Flush with good deeds

American Standard finds its inner humanitarian and a new look

What does a humanitarian mission in Bangladesh have to do with the growth of an iconic American brand, or a new color scheme for American Standard?

Actually, a lot. And the connection between the three — and several other initiatives at Piscataway, N.J.-based American Standard Brands — revolves around relatively new CEO Jay Gould.

What’s happening in Bangladesh is basic human improvement. “When I joined the company, I was shocked to learn that 2,000 kids die every day for lack of access to proper sanitation,” said Gould, who took over as CEO in January 2012, replacing Don Devine.

Under Gould, the company flexed its humanitarian muscle when the Bill & Melinda Gates Foundation solicited ideas to develop innovative sanitation solutions in the Third World. During all of 2013, for every Champion toilet sold, the company donated a sanitary toilet pan for distribution in Southeast Asia. (Gould himself toured Bangladesh on a follow-up mission in 2013.)

For Gould, a self-confessed believer in “purpose-driven companies,” the effort that became “Flush for Good” was more than cause marketing. It was an event to boost morale at American Standard, following successive cuts and restructurings. The company had seen about three years of twice-a-year restructuring or downsizing.

“Frankly, [employees] were tired and beaten,” Gould said. “Survival is not a stirring reason to get out of bed.”

American Standard employees who talked to HCN confirmed the new-and-improved culture. And there’s also a new-and-improved strategy at work. To wit: The company is working to flush its low-cost-provider reputation.

In talking to major customers, the same three desires appeared on the top of the list: brand building, demand creation and product innovation. “They were all asking for the same thing, and it wasn’t ‘What’s your lowest price?’ ”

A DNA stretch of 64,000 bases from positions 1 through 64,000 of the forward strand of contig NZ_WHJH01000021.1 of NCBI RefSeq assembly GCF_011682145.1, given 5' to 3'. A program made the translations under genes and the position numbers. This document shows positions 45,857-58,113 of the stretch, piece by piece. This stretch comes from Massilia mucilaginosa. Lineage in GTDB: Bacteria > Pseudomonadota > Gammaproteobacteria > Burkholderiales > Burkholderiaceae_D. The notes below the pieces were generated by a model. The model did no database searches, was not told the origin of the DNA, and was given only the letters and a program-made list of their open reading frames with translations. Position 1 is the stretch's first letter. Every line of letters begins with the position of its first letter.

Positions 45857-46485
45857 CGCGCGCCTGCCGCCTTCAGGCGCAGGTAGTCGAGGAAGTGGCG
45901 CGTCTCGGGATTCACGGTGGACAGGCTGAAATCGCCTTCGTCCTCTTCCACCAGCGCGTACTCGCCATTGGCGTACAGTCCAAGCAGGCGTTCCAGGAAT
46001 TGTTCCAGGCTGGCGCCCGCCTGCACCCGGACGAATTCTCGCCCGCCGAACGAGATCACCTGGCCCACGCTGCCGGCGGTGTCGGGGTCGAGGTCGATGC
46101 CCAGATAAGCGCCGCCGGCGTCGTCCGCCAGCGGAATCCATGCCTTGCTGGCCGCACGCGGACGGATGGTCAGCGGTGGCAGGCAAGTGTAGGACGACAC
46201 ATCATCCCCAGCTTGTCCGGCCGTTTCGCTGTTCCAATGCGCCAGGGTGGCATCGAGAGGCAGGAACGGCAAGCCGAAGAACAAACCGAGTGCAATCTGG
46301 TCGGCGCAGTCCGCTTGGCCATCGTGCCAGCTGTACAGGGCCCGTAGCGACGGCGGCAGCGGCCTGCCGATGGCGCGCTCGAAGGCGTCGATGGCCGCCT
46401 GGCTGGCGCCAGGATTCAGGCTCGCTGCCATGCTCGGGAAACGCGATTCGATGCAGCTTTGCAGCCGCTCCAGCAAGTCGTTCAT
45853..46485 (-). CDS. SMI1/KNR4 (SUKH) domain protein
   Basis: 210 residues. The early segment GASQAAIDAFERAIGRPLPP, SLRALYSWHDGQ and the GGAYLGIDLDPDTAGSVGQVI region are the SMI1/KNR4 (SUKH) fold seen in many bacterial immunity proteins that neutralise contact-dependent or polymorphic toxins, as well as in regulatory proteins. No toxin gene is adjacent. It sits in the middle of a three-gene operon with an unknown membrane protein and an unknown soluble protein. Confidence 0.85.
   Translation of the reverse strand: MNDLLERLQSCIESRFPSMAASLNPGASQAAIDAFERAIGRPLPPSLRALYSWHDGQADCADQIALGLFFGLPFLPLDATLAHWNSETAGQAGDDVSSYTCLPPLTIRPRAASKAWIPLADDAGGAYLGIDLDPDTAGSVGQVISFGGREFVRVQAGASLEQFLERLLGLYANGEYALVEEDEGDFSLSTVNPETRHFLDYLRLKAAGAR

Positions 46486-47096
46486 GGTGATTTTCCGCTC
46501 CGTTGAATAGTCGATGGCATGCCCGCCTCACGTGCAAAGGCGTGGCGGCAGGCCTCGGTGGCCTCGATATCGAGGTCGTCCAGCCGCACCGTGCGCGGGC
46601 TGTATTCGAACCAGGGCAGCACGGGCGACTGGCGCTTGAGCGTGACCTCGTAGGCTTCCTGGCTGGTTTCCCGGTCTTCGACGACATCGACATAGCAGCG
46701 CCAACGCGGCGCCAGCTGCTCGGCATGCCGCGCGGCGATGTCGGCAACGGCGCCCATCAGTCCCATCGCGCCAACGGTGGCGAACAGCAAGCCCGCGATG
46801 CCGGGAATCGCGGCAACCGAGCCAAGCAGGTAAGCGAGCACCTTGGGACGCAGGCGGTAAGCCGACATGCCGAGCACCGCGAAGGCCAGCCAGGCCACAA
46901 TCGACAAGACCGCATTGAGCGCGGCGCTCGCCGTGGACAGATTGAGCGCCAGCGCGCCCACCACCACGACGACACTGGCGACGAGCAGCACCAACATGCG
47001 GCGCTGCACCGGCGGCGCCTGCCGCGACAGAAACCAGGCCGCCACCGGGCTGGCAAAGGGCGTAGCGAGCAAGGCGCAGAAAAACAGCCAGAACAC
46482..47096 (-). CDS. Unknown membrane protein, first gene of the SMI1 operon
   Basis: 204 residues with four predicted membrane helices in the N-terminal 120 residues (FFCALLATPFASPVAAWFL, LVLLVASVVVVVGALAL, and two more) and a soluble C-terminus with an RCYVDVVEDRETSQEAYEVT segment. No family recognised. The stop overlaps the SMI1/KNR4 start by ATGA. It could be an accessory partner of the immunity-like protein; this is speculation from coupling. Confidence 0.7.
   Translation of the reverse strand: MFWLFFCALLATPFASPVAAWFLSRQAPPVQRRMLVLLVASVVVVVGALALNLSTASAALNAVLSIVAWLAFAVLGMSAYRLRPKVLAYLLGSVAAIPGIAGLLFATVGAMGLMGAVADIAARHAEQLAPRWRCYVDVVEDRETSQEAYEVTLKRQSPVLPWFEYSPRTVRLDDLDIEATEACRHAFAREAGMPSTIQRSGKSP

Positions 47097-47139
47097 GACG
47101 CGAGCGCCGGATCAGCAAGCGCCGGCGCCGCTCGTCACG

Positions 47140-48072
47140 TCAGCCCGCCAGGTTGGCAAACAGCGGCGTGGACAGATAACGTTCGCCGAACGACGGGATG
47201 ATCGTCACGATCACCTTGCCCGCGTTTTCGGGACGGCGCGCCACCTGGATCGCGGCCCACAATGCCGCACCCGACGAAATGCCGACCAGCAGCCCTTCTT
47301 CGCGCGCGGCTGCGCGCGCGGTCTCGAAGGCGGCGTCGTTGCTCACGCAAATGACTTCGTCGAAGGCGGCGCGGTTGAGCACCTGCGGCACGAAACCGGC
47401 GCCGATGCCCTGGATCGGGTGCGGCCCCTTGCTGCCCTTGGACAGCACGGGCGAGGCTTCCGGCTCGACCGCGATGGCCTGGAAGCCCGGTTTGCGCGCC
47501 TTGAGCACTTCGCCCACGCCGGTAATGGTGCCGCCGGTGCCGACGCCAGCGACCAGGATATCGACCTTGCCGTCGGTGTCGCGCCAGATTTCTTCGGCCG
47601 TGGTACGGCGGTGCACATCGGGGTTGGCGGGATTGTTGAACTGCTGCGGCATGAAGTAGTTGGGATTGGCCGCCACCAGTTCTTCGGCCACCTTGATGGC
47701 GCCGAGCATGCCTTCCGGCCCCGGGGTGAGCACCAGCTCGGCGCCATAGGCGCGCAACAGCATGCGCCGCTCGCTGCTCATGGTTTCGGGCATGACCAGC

The company’s new look is playing a role also: updated, refreshed and described as slightly more feminine than previously — a marigold, teal and charcoal color scheme that was selected for its “bold and optimistic” message. (It’s also more distinctive within the industry than the classic red, white and blue, Gould said.)

A two-month-old deal with Ferguson, the nation’s largest kitchen and bath showroom company, is an important step for American Standard, which can help it begin to compete on a “level playing field” in a high-quality showroom environment, he said.

With a five-year plan firmly in place, the company is on pace for core revenue to increase 9% to 10% in 2013, with double-digit increases in 2014.

Behind the scenes, the company’s supply chain was revamped, leading to improvement in gross margins from 15%, when Gould became CEO, to its 22% level currently.

For Gould, the idea of doing good around the world goes hand in hand with business success. “I’ve actually been amazed by the response to Flush for Good,” he said. “It’s bringing humanity back to the category.” 

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